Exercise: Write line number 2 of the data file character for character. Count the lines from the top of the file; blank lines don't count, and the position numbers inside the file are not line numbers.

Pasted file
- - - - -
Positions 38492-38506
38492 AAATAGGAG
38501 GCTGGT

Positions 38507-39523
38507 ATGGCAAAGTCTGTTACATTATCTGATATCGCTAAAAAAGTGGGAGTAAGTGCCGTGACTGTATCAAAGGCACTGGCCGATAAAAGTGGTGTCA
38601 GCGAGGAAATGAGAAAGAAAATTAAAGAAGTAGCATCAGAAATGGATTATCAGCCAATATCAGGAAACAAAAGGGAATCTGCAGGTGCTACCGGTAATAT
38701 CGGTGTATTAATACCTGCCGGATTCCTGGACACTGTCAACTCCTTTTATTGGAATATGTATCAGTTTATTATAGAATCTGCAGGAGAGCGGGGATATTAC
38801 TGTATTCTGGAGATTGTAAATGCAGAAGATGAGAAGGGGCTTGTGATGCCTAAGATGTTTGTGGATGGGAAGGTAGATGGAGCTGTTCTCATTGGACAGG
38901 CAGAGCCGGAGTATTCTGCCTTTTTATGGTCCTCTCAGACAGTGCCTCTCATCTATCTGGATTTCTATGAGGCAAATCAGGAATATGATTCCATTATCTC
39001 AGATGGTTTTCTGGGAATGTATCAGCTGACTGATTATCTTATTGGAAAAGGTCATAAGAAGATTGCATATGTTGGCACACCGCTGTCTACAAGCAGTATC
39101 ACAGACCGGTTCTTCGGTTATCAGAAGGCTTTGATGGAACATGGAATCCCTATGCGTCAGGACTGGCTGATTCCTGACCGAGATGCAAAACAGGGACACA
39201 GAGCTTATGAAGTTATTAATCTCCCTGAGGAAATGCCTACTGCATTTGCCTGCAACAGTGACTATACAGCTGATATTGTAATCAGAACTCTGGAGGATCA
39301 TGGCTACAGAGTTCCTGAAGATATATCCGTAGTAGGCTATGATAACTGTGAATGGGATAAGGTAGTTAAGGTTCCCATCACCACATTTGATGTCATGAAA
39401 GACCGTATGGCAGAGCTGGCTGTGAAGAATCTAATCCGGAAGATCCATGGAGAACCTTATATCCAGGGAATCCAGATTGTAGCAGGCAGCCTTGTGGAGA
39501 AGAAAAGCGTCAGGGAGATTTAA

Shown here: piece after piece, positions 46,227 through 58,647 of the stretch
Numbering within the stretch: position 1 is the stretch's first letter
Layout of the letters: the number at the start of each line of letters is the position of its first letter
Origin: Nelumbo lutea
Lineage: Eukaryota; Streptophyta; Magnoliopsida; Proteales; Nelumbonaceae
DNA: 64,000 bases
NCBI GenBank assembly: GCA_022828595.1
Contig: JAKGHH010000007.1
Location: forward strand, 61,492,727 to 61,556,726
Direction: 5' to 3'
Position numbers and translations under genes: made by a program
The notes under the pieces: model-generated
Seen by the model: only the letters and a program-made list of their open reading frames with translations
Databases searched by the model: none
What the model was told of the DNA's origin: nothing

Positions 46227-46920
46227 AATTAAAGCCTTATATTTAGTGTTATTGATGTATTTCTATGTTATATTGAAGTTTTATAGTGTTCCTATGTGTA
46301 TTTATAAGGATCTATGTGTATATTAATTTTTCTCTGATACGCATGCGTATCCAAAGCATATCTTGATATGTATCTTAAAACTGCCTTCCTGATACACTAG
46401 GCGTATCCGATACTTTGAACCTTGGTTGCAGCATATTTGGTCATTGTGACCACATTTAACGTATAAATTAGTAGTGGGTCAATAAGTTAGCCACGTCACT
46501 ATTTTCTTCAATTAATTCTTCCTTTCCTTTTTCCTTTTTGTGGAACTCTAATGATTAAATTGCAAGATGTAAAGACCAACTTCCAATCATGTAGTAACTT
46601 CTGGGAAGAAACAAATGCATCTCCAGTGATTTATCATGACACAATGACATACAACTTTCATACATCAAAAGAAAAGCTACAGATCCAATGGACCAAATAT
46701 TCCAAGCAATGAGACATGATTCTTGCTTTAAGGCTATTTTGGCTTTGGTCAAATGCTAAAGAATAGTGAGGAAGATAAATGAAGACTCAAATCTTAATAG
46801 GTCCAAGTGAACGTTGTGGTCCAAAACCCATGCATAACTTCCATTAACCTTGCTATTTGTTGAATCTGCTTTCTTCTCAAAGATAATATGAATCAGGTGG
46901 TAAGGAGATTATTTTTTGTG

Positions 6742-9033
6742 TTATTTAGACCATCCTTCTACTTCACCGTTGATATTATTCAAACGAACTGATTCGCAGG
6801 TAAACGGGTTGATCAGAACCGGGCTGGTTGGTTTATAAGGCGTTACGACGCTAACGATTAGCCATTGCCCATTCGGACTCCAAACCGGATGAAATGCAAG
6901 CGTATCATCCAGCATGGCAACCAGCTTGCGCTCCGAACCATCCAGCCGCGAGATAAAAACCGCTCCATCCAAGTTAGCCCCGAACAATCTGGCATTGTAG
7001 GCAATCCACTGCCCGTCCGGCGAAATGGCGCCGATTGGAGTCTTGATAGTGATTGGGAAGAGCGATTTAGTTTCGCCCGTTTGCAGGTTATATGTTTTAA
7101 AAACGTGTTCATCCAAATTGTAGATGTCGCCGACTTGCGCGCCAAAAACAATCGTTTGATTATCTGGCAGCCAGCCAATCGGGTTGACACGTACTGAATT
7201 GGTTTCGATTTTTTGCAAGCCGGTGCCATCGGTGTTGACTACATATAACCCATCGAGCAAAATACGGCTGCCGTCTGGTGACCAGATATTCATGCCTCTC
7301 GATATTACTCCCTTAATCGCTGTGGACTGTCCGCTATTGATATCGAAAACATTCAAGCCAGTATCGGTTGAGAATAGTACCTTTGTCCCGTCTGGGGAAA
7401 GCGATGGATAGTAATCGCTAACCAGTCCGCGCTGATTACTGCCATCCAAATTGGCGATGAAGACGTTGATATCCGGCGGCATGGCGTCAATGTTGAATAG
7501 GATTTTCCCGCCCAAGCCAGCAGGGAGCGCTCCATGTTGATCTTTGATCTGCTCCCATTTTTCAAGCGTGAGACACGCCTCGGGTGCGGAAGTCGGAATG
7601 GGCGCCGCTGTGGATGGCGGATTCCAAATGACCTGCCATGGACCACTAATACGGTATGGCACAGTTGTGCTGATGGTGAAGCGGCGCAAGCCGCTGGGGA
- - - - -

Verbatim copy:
38492 AAATAGGAG